Everybody's talking about the "smart grid" these days but we're not doing much to get it in place. It matters a lot, because a sophisticated, high-tech electric grid that could decide when to charge electric cars (preferably late at night when rates and demand are low) and take power back from automotive batteries would be incredibly efficient. The wind power potential of just three states -- the two Dakotas and Texas -- could provide enough juice for the whole country, but we can't easily move it from one region to another.
In announcing a stimulus package with $11 billion for smart grids, President Barack Obama said, "The investment we are making today will create a newer, smarter electric grid that will allow for the broader use of alternative energy. We will build on the work that's being done in places like Boulder, Colorado -- a community that is on pace to be the world's first smart-grid city."
Indeed, Xcel Energy announced that Boulder would be wired starting last year at a cost of $100 million. That gives you some sense of how much smart gridding will cost for the whole country, not to mention that the grid is reportedly vulnerable to hackers.
"It's still early stages for the smart grid," says Dr. Steve Hammer, who heads the Urban Energy Program at Columbia University's Center for Energy, Marine Transportation and Public Policy. He's also technical advisor to the Blue Ribbon Commission on Sustainability of the New York Metropolitan Transportation Authority, and a member of New York Mayor Bloomberg's Energy Policy Task Force.
"A lot of people say we're moving toward the smart grid, but they're mostly just talking about smart meters," Dr. Hammer said. "The debate has been pretty confusing so far, since there are many different stakeholders, including the car companies [who want recharging infrastructure], utilities and policy makers. And they're just starting to talk to each other about what a plug-in infrastructure would look like."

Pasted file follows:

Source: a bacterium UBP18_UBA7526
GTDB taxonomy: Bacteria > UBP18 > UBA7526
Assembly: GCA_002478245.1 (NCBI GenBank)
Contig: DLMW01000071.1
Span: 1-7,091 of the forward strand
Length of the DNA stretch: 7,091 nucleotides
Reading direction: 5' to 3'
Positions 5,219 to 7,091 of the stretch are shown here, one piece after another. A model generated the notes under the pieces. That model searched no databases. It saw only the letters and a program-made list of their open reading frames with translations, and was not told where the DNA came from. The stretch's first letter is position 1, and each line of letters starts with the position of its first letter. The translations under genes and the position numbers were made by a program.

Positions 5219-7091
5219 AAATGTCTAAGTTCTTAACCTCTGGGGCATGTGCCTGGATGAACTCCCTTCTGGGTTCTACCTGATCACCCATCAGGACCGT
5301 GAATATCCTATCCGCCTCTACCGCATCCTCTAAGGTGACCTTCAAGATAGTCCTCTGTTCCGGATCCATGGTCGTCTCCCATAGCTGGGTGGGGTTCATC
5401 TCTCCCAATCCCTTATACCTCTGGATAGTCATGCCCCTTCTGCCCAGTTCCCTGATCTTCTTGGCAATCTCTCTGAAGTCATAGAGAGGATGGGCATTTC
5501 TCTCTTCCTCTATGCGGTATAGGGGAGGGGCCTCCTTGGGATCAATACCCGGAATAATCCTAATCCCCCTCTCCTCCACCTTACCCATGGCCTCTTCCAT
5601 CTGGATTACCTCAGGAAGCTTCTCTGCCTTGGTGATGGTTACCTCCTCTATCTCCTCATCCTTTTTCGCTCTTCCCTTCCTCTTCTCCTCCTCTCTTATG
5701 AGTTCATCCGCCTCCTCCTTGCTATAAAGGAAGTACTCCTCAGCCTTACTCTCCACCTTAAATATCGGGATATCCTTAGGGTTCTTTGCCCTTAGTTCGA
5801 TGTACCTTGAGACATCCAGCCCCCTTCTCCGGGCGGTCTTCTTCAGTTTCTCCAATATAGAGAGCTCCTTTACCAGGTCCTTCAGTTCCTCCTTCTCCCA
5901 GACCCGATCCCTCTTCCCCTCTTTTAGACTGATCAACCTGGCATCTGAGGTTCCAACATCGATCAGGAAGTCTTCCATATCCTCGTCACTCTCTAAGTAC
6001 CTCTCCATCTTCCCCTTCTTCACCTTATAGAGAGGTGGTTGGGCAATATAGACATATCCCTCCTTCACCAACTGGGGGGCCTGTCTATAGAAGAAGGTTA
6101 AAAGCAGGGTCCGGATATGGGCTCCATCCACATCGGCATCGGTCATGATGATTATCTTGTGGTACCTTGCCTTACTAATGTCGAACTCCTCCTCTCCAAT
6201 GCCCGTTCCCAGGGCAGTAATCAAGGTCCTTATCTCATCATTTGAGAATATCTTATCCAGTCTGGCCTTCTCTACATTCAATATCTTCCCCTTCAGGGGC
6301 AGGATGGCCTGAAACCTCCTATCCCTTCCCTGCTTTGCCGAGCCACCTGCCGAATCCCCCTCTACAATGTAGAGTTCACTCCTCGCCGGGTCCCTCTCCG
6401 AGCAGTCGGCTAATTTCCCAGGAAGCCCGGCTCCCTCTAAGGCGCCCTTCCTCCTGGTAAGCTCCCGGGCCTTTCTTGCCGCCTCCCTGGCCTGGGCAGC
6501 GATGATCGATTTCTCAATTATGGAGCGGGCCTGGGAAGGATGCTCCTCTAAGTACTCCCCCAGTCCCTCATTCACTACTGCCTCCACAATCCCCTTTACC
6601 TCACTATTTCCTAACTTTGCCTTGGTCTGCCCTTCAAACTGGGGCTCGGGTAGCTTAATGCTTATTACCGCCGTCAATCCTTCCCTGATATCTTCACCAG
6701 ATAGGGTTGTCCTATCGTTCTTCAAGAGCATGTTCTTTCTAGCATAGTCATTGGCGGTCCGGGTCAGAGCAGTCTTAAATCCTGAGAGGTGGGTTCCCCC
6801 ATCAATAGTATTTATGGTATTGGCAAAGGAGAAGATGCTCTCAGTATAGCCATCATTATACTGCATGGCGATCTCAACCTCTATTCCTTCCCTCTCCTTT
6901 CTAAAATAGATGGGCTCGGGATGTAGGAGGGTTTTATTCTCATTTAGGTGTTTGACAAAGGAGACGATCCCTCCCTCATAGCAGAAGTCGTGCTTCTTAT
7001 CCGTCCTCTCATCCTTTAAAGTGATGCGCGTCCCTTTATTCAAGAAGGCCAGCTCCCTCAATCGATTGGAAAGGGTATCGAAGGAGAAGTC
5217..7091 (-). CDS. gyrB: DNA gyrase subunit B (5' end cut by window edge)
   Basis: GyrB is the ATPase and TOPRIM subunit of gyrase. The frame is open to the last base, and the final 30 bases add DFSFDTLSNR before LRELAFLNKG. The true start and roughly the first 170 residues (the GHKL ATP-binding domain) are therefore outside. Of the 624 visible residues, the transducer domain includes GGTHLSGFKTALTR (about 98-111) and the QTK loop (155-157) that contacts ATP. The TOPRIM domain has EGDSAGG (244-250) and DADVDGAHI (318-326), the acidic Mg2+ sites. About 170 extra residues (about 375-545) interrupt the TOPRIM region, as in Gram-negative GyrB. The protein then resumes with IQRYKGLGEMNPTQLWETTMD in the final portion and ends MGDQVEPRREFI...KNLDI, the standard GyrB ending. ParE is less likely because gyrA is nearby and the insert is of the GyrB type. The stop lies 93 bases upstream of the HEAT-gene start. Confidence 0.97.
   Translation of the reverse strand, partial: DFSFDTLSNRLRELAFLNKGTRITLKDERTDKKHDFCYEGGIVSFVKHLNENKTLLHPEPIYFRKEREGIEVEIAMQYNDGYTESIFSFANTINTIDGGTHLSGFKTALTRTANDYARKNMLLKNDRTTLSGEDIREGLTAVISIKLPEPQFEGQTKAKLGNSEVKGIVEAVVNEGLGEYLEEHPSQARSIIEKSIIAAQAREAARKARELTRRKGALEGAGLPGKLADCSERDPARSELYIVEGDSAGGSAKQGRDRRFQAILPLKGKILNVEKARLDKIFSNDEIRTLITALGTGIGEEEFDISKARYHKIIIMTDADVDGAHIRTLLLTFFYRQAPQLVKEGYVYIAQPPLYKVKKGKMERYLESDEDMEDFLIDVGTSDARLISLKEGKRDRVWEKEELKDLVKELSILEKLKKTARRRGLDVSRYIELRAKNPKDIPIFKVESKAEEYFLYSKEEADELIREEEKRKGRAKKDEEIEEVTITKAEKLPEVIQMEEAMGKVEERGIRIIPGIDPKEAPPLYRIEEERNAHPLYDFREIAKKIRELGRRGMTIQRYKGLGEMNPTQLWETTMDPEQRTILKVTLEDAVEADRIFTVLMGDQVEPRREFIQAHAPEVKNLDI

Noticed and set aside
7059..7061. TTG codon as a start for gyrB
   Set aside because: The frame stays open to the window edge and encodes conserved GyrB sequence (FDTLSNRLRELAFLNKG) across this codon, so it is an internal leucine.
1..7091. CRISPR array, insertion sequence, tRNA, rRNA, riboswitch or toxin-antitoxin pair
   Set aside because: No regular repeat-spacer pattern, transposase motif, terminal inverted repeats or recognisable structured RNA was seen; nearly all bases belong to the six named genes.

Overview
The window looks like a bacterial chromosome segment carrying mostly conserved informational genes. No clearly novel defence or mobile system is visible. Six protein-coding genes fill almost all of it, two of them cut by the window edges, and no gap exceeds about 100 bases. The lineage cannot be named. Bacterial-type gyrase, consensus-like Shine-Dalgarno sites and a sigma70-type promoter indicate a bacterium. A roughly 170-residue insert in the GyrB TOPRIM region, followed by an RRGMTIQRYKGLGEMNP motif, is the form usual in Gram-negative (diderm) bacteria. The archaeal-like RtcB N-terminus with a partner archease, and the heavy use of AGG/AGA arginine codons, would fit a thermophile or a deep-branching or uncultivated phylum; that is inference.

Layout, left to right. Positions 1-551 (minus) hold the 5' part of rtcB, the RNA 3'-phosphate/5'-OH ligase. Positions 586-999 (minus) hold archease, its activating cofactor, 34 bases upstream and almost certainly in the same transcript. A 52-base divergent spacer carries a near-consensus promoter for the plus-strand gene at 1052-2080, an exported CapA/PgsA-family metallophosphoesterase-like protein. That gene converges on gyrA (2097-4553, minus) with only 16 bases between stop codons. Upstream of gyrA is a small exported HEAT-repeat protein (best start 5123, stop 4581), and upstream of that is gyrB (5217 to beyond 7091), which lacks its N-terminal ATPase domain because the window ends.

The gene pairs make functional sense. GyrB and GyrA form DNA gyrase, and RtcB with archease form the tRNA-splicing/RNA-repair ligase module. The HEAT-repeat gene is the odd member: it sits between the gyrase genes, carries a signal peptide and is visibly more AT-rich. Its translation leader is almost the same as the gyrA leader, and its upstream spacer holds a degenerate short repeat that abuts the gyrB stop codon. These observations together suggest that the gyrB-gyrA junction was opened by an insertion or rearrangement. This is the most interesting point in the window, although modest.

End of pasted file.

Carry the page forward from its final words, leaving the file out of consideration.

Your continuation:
When he's not too busy, Dr. Hammer leads the curriculum for the Joint U.S.-China Cooperation on Clean Energy, a nonprofit with offices in San Francisco, Shanghai and Beijing. The China program is a three-year initiative that will expose Chinese mayors from around the country to the "best practices" of the West, with the goal of reducing carbon emissions 10% by 2010. The smart grid is one of the prime concepts we can hope to export.
The scale of things in China is incredible. The country will build 50,000 new skyscrapers (10 Manhattans) in the next 20 years, and what could be more important than making them sustainable? Dr. Hammer says that Shanghai, in 1980, had 112 buildings more than eight stories high. Now it has 13,000 of them. "Shanghai's tall buildings just go on for miles and miles," Dr. Hammer said. "It's like an almost unlimited Manhattan."
A Manhattan that uses a lot of energy. Dr. Hammer has 13 graduate students working on best practices, among them parking solutions in Pasadena, solar maps in San Francisco, green building designs from Battery Park City in Manhattan, and school designs from Heidelberg, Germany. "But we're very aware that what works for New York or Sao Paulo, Brazil might not work for China," Dr. Hammer said, "so we need to be very selective."
Part of the initiative is exposing the Chinese mayors to the concept of the smart grid. "We're hoping they'll start participating in these market approaches and make it more plug-and-play," Dr. Hammer said, "even in advance of the technology itself."
Jim Norrod, who heads Segway, told me that a city the size of Chicago gets built in China every four months. That was an impetus for Project PUMA, the urban transportation system (think an electric, gyroscopically balanced rickshaw, or a pimped wheelchair) that Segway is pursuing with General Motors. And with China very much on its mind.
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